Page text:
Happenings in Ruby
It’s been awhile since we’ve had a Happenings post. There’s always a ton going on in Ruby, so we need to put some of these links out before they overwhelm us in a link avalanche.
One of the biggest recent news stories in Ruby is about RubyMotion, which allows you to create native iOS apps using Ruby. If you feel the way I do about Objective C, then you should check this out. The Rogues have a good podcast with the creator of RubyMotion, Laurent Sansonetti.
Marc Watts of Lonely Planet discusses how they monitor their Ruby and Rails applications using statsd (which is node based). This article has Ruby and Rails and Node and shows you how to easily do something that we all should be doing.
Shawn Crowly of Atomic Object gives us a post about a road to becoming a great developer. In essence, you should own the code in your application. ALL the code. Easy concept, hard to do, which is why it makes you great….
Here is a VERY good Stack Overflow question about the difference between Struct and OpenStruct. It boils down to performance (doesn’t everything?) so if you use OpenStruct much in your Ruby code, you should definitely read the benchmarks here.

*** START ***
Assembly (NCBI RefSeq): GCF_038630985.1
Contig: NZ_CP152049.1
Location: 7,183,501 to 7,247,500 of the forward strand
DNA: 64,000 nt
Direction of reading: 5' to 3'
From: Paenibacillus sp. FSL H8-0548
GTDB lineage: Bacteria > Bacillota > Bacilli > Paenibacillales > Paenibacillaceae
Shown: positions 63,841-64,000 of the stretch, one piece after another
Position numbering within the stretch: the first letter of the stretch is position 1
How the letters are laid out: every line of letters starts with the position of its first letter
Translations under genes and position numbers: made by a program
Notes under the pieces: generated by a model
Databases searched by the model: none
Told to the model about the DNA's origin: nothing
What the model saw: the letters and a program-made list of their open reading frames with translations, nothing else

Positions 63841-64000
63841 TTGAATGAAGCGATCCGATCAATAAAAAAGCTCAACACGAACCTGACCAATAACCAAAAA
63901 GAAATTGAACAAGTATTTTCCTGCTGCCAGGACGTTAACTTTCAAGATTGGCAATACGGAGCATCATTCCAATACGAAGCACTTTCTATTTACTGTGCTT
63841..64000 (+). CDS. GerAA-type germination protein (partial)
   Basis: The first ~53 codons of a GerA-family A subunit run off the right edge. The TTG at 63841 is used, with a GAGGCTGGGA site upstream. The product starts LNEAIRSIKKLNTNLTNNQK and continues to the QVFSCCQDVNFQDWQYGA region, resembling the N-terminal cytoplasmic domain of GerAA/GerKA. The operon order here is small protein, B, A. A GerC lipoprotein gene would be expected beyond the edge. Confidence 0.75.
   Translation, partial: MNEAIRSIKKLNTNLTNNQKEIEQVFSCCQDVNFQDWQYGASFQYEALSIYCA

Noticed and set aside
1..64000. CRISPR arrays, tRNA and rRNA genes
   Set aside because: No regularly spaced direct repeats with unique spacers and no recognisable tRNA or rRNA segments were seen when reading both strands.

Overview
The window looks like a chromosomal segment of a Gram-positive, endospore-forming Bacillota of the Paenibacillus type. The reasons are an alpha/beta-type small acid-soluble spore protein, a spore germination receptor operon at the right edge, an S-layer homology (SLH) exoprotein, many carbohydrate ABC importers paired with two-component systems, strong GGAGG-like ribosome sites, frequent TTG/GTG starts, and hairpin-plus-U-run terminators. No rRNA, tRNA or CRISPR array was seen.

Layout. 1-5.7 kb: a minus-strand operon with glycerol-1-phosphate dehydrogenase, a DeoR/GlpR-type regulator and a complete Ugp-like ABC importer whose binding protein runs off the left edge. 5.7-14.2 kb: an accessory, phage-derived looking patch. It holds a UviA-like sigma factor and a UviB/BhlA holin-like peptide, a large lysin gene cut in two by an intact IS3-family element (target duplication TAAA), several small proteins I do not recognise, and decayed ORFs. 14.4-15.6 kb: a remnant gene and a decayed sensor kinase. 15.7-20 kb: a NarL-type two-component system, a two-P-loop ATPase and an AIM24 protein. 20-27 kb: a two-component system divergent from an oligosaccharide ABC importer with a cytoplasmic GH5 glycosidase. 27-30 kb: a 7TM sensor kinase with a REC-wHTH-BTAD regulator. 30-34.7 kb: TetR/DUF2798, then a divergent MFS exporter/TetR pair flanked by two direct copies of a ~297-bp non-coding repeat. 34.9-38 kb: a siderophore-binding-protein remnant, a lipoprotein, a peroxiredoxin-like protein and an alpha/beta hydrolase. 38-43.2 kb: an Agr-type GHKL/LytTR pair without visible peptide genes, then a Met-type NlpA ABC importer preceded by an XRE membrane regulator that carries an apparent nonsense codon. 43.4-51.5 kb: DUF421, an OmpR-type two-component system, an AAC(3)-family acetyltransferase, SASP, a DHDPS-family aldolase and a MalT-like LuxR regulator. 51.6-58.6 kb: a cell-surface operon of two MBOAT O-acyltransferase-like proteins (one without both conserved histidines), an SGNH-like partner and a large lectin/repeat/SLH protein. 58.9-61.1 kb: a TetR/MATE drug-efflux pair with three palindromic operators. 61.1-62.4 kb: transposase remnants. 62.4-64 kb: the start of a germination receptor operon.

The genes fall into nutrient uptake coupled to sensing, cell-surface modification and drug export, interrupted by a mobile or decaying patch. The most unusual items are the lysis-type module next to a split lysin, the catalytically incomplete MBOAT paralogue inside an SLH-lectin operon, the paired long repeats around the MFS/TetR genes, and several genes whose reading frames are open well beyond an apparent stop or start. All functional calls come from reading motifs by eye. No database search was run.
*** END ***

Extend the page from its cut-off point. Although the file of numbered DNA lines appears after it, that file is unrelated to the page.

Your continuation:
Eric Berry pens a piece about the basics of the Asset Pipeline in Rails. I found this article to be crazy informative and every Rails developer should know this stuff.
Railsconf was chock full of great presentations, and probably the most talked about was this one by James Edward Gray II. This presentation is especially link-friendly, as you can learn a ton of stuff about Rails from the slides alone. I especially like the 32 bonus tips….
Gregory Brown over at Practicing Ruby has released all of Volume 2 of his Ruby blog. If you’ve never read anything by Mr. Brown, you need to remedy that situation. His articles are informative, thorough, and very well done.
Our own Pat Shaughnessy is releasing an e-book called “Ruby Under a Microscope”. I have been privileged enough to read the first draft, and it is something you should get for your Ruby arsenal. Pat takes a scientific approach to examining the guts of Ruby, but without requiring the reader to know anything more than Ruby (meaning, you don’t have to know C). Put on your lab coat and check it out!
That’s it for this edition of Happenings in Ruby. If you have any news, code, or other Ruby-related content that would benefit the community, let us know.